RENEE MONTAGNE, HOST:
When John Kerry was tapped to be secretary of state, he left behind a seat in the U.S. Senate. Now a veteran Democratic congressman who's been in office 36 years will face off against a novice Republican candidate in the race to become the next U.S. senator from Massachusetts. Democrat Ed Markey and Republican Gabriel Gomez won their party primaries yesterday for that special election. NPR's Tovia Smith reports.
TOVIA SMITH, BYLINE: Gomez catapulted from zero name recognition to an impressive win with an impressive story: He's a Latino, first-generation American, a former Navy Seal, a self-made millionaire investment banker and a Massachusetts moderate Republican.
GABRIEL GOMEZ: If yours looking for a rigid partisan, I'm not your guy.
SMITH: Gomez says he supported President Obama in 2008 and agrees with him on gun control and immigration reform. He defeated a conservative former U.S. attorney and an incumbent state representative. Gomez argues the GOP needs another moderate voice and Massachusetts needs some new blood.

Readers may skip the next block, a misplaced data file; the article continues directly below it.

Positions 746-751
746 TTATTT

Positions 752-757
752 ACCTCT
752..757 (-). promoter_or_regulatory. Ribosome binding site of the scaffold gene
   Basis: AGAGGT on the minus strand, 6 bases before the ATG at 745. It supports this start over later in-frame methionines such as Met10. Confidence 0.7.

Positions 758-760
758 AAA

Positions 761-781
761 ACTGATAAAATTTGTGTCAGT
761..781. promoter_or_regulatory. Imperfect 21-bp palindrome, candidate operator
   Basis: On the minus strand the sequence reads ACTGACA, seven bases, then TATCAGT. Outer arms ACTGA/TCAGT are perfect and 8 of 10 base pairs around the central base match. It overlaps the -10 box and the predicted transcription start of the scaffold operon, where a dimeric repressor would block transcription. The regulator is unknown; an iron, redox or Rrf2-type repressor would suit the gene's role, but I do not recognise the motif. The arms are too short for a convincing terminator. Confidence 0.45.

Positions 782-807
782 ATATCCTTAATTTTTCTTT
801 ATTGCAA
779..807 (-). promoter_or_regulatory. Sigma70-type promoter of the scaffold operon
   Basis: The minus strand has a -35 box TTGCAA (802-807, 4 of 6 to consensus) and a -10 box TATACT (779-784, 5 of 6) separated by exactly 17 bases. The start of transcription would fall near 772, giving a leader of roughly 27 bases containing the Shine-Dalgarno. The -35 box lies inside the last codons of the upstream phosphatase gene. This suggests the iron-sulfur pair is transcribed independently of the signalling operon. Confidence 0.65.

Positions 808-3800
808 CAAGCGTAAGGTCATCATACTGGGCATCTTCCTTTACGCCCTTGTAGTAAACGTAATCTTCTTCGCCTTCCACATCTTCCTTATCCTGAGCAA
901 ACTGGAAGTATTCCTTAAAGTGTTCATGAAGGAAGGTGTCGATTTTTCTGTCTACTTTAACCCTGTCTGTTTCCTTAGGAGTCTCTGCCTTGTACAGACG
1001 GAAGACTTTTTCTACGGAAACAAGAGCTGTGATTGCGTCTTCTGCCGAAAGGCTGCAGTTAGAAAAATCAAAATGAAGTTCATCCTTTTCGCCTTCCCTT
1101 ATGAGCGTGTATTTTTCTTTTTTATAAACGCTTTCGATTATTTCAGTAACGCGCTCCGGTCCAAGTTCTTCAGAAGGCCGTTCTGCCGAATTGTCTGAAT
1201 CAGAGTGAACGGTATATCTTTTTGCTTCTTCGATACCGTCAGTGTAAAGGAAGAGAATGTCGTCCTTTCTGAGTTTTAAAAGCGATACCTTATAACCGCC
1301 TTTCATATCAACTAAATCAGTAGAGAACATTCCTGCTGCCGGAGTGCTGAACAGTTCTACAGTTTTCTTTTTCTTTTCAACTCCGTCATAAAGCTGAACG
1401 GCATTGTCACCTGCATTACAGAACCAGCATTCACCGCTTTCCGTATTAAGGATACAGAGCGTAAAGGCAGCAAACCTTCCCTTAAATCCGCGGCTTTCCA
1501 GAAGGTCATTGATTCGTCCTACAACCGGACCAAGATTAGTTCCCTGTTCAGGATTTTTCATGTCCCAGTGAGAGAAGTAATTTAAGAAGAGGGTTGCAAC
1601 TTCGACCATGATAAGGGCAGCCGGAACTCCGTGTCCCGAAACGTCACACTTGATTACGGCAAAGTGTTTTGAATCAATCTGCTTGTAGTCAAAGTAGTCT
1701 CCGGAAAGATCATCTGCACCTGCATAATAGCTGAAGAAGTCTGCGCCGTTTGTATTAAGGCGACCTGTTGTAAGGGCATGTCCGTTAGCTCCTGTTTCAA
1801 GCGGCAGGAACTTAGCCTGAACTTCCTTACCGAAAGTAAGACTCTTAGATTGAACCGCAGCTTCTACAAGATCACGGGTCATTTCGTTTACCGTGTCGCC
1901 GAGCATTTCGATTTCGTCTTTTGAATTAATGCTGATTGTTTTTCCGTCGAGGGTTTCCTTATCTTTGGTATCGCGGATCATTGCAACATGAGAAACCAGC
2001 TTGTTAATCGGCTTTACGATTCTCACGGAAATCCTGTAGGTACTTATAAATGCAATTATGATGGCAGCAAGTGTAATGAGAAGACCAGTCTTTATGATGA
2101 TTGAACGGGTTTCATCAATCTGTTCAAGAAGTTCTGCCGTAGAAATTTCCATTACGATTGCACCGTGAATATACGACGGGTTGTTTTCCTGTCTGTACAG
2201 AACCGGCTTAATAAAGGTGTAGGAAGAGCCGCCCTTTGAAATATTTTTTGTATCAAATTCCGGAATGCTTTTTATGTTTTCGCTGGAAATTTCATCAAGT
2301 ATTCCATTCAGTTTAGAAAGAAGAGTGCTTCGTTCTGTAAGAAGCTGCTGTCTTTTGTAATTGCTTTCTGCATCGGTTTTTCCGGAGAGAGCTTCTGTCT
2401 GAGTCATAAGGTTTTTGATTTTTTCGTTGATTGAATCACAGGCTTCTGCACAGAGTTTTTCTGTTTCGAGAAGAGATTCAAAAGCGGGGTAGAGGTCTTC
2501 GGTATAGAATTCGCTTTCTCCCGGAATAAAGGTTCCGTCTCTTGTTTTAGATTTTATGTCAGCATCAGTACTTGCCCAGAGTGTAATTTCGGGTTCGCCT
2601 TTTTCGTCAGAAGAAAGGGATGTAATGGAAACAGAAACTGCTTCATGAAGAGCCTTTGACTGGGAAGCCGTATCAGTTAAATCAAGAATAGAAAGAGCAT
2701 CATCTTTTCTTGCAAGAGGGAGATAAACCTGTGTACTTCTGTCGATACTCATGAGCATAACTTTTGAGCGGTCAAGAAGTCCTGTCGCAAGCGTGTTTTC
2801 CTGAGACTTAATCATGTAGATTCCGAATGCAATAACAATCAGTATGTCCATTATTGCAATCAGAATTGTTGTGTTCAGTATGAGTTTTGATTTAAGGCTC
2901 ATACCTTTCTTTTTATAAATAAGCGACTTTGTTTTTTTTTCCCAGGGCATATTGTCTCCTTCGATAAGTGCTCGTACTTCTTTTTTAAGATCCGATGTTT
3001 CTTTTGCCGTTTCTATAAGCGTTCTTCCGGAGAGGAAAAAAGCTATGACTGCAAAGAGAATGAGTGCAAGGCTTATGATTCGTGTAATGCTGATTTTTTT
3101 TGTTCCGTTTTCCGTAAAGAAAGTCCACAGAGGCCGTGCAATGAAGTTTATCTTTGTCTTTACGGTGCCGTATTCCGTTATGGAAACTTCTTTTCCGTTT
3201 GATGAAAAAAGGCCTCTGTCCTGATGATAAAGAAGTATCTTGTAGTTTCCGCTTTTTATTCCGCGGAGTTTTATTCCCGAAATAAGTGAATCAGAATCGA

GOMEZ: The year was 1976. Gerald Ford was president, Al Gore had not yet invented the Internet, eight-track players were big, the first "Rocky" movie had just debuted. Me? I was just playing Little League baseball, and that was when Ed Markey first got elected to Congress.
SMITH: For his part, Ed Markey offered a long list of his legislative accomplishments and cast the race along partisan lines.
REPRESENTATIVE ED MARKEY: The Republicans superPACs see this election as their first shot at stopping President Obama's agenda and gaining control of the United States Senate.
SMITH: Markey, who defeated the more conservative Congressman Seven Lynch for the nomination, made clear he'd be running as a liberal Democrat.
MARKEY: Social Security and Medicare are not entitlements; they were earned by people who spent their entire lives working.
SMITH: While Markey is favored to win in left-leaning Massachusetts, no one predicted Republican Scott Brown's upset in 2010. And Gomez is hoping he can do it again in June. As he put it, I'm not a career politician, but I can beat one. Tovia Smith, NPR News, Boston.
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